The world is mobile today. Most people are searching on Google using a mobile device. The desktop version of a site might be difficult to view and use on a mobile device. As a result, having a mobile ready site is critical to your online presence. In fact, starting in late 2016, Google has begun experiments to primarily use the mobile version of a site's content42 for ranking, parsing structured data, and generating snippets.
AWR Cloud, our third Editors' Choice, is rated slightly lower than Moz Pro and SpyFu as an all-in-one SEO platform. However, AWR Cloud leads the pack in ongoing position monitoring and proactive search rank tracking on top of solid overall functionality. On the ad hoc keyword research front, the KWFinder.com tool excels. DeepCrawl's laser focus on comprehensive domain scanning is unmatched for site crawling, while Ahrefs and Majetic can duke it out for the best internet-wide crawling index. When it comes to backlinks tracking, LinkResearchTools and Majestic are the top choices. SEMrush and Searchmetrics do a bit of everything.
Google used to make much of its ad hoc keyword search functionality available as well, but now the Keyword Planner is behind a paywall in AdWords as a premium feature. Difficulty scores are inspired by the way Google calculates its Competition Score metric in AdWords, though most vendors calculate difficulty using PA and DA numbers correlated with search engine positions, without AdWords data blended in at all. Search Volume is a different matter, and is almost always directly lifted from AdWords. Not to mention keyword suggestions and related keywords data, which in many tools come from Google's Suggest and Autocomplete application programming interfaces (APIs).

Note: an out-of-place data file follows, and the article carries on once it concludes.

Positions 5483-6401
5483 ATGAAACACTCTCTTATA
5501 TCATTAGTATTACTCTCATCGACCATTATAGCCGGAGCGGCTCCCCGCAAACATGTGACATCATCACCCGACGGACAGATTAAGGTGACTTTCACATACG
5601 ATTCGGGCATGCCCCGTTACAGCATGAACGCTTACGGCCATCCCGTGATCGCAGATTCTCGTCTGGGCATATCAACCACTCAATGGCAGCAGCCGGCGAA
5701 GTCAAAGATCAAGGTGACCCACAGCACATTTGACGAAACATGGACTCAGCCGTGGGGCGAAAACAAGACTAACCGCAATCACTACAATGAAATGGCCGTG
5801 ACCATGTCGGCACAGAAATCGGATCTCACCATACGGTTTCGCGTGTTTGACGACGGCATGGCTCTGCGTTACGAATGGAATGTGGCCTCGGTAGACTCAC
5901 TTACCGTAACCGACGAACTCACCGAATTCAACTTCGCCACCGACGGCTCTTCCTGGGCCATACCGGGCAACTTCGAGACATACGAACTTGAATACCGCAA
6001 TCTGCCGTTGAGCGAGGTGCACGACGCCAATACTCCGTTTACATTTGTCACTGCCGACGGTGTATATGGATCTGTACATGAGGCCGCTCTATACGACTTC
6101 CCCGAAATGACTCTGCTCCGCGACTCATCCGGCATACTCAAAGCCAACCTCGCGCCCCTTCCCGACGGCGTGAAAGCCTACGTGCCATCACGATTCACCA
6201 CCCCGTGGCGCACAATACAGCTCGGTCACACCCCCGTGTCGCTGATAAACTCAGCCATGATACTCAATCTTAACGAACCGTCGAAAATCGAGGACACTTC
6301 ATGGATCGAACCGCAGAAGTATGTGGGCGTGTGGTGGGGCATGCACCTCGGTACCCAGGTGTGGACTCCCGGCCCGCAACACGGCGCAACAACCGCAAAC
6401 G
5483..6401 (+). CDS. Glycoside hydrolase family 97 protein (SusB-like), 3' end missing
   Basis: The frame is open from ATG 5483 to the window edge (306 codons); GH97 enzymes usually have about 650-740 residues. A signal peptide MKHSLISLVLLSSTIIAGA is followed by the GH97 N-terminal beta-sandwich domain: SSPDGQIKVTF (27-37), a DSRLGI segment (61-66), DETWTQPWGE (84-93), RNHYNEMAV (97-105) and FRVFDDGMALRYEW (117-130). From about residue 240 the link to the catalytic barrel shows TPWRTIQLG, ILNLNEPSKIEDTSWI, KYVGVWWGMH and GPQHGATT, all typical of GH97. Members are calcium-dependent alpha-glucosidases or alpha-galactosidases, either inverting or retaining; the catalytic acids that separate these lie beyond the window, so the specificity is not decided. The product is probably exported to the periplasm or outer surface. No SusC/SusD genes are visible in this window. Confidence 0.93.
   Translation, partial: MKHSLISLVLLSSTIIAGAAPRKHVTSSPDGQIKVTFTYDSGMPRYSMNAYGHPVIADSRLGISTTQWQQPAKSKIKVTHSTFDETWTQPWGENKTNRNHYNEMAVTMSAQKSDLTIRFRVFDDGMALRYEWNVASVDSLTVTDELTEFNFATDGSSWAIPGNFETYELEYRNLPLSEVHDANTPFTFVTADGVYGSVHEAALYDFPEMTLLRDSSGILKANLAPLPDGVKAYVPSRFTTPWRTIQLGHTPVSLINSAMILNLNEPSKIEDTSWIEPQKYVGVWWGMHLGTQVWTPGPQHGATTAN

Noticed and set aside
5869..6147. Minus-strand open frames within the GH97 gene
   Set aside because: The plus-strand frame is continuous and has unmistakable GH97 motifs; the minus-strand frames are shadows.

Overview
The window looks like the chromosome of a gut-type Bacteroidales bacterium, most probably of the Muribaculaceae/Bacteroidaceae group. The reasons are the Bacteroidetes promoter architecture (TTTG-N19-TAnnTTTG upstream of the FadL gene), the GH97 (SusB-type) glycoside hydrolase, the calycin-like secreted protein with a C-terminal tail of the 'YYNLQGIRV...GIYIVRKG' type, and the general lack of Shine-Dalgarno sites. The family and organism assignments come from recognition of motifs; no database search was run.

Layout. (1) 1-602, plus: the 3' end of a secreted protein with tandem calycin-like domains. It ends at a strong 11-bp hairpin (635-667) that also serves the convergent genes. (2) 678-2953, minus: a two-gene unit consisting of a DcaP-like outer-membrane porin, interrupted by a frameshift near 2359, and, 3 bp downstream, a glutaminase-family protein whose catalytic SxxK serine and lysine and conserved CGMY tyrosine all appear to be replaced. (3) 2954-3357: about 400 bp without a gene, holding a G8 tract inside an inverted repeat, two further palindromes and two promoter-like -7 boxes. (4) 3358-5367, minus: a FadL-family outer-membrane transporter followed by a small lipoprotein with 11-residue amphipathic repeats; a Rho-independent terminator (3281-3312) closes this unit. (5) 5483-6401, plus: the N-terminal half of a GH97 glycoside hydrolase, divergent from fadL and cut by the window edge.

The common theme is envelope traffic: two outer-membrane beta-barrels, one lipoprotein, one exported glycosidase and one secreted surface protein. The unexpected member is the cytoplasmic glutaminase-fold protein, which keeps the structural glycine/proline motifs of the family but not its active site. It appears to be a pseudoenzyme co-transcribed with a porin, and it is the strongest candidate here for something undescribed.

An SEO expert could probably use a combination of AdWords for the initial data, Google Search Console for website monitoring, and Google Analytics for internal website data. Then the SEO expert can transform and analyze the data using a BI tool. The problem for most business users is that's simply not an effective use of time and resources. These tools exist to take the manual data gathering and granular, piecemeal detective work out of SEO. It's about making a process that's core to modern business success more easily accessible to someone who isn't an SEO consultant or expert.
The Small SEO Tools Plagiarism Checker also has its version of WordPress plugin for checking plagiarism. With it, you don't need to waste precious time copying and pasting the whole content of your post. Simply install the plugin, and whenever you are working on a new post or page content, click on the “Check Plagiarism” button and the plugin will automatically start checking the full content, sentence-by-sentence. You can also compare plagiarized content within the plugin by clicking on sentences. With this plugin, you don't have to worry about your content being stolen or the search engines penalizing your site for content duplication.
Crawlers are largely a separate product category. There is some overlap with the self-service keyword tools (Ahrefs, for instance, does both), but crawling is another important piece of the puzzle. We tested several tools with these capabilities either as their express purpose or as features within a larger platform. Ahrefs, DeepCrawl, Majestic, and LinkResearchTools are all primarily focused on crawling and backlink tracking, the inbound links coming to your site from another website. Moz Pro, SpyFu, SEMrush, and AWR Cloud all include domain crawling or backlink tracking features as part of their SEO arsenals.
Website owners recognized the value of a high ranking and visibility in search engine results,[6] creating an opportunity for both white hat and black hat SEO practitioners. According to industry analyst Danny Sullivan, the phrase "search engine optimization" probably came into use in 1997. Sullivan credits Bruce Clay as one of the first people to popularize the term.[7] On May 2, 2007,[8] Jason Gambert attempted to trademark the term SEO by convincing the Trademark Office in Arizona[9] that SEO is a "process" involving manipulation of keywords and not a "marketing service."
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